A few months ago, Sofía Hernández Chong Cuy watched students visiting the Bronx Museum of the Arts study a large drawing of a border fence.
The fence was part of a new exhibition at the museum Cuy is curating. But what surprised her was the students wondering aloud if the fence was separating the Bronx with Manhattan. It was then Cuy realized a large-scale exhibition can draw out local social issues she never even considered before.
“To notice that these children (were) speaking about the divisions that they’ve experienced or feel that exists between one borough and the other, to me, was actually quite an impact,” she said. “How can other works of art that they will come to experience be able to allow them to think beyond that imaginary border that they feel exists?”
These exhibitions, Cuy realized, have to deal with issues affecting people on a daily basis within the Bronx itself.
The wall these students viewed was “Sanctuary,” a small show that was part of the Cuy’s year-long, three-part exhibition, “Neighbors.” The third installation of the series, “Love Thy Neighbor,” is on display at the Bronx Museum until June 11.
“Love Thy Neighbor” explores the ways in which identity is constructed and how it informs relationships with those who surround us. It features work from three artists: Firelei Báez, Ignacio González-Lang and Irvin Morazan, who are originally from places like the Dominican Republic, Puerto Rico and El Salvador.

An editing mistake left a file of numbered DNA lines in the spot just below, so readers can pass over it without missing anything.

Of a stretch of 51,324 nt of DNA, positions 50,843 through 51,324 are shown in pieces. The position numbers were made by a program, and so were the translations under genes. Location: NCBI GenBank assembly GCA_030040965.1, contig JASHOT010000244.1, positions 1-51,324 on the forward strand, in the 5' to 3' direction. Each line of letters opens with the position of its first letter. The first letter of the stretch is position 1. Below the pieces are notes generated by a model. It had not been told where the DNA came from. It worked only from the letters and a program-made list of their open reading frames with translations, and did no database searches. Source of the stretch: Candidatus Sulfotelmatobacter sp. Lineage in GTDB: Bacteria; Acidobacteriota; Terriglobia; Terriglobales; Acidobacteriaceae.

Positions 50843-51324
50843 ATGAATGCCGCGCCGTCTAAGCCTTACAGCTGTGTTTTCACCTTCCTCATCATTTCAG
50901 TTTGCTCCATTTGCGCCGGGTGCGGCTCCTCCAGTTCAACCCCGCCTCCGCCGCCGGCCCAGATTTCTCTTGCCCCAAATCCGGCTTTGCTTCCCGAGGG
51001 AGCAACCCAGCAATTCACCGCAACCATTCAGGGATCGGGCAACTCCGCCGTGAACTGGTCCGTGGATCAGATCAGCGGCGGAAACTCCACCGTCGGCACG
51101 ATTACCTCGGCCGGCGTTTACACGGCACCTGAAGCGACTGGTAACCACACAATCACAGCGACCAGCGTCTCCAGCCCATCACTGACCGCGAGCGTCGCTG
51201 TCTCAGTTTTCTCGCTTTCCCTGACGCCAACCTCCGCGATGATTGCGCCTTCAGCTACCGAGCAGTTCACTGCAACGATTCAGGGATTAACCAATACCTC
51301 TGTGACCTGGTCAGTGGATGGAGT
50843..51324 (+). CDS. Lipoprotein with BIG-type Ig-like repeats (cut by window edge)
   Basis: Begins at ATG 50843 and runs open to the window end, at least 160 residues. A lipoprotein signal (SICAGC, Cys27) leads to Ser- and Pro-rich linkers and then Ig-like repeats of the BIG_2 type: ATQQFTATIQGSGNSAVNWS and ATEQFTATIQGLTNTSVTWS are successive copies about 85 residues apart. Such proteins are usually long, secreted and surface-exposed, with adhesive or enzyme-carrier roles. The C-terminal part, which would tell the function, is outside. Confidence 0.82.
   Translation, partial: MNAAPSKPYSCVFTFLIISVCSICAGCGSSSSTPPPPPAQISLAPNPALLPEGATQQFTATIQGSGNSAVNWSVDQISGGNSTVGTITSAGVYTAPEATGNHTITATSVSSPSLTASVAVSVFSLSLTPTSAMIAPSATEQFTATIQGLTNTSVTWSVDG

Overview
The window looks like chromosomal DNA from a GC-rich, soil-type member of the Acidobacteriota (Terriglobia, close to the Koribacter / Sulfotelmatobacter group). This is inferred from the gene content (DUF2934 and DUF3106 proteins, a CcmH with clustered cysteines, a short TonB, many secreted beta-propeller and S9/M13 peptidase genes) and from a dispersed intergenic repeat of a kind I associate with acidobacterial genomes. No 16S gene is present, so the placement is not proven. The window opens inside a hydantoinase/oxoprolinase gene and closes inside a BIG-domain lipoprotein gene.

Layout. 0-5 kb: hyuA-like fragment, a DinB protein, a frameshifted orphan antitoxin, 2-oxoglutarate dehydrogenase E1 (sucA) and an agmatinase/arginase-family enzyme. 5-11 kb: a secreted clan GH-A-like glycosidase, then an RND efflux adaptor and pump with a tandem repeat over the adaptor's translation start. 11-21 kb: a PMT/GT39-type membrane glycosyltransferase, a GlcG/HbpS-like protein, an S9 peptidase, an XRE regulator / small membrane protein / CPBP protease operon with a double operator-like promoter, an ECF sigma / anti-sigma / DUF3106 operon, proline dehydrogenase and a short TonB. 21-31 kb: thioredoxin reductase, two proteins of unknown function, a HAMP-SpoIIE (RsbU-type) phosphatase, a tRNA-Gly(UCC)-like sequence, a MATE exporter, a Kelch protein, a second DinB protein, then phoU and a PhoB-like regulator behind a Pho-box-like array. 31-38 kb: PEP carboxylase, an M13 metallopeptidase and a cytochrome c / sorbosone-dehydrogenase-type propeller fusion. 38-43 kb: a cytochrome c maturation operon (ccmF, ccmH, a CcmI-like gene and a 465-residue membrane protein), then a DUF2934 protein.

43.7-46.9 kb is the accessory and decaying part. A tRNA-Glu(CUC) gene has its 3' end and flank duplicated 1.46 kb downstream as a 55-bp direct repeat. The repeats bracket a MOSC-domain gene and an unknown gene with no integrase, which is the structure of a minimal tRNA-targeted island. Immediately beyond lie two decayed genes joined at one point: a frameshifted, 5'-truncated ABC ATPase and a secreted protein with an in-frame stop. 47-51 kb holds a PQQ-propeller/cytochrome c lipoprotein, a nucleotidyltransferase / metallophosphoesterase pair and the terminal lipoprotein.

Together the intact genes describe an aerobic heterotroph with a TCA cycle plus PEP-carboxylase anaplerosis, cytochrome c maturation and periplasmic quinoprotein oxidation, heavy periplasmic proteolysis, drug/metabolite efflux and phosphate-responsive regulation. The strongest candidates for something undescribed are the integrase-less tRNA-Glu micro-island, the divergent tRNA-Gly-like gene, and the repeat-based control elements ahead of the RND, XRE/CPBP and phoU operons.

Each artist takes inspiration from identity politics, immigration, and perceptions of criminals, to take an artistic stand on their impact in society.
The series as a whole is an exploration of how “artists are adjusting among difficult issues that relates to race and class,” Cuy said. “While their background informs their intent, these backgrounds are not necessarily represented in the work in a figurative way.”
The exhibition comes at a time when immigration and differing cultural identities are at the forefront of everyday politics and discussions. But the timeliness also is a bit of a coincidence, according to Cuy. The exhibition series was planned well before the recent presidential election.
Student groups are the primary visitors at the Bronx Museum, Cuy said, adding she knew “Love Thy Neighbor” would surely appeal to them. And it would make sure they’re able to see the art up close.
Cuy’s main focus in this exhibition is making sure it welcomes everyone, no matter their art expertise or where they’re from.
“The main sentiment or emotion that I want to offer in this exhibition is that difference can” cohabitate, she said. “There’s ways in which things can be set in relation so that they are harmonious and not necessarily in conflict.
“I think that all of these things are unconscious but that idea of harmony allows for a better context and for a better environment and a more welcoming space.”
With that in mind, Cuy hopes the final part of the “Neighbors” series not only educates visitors, but inspires them.
“Art allows one to be able to cross borders, and I think that this is something that this exhibition can actually propose and think through when being designed,” she said. “Then more positive change can happen in our society.”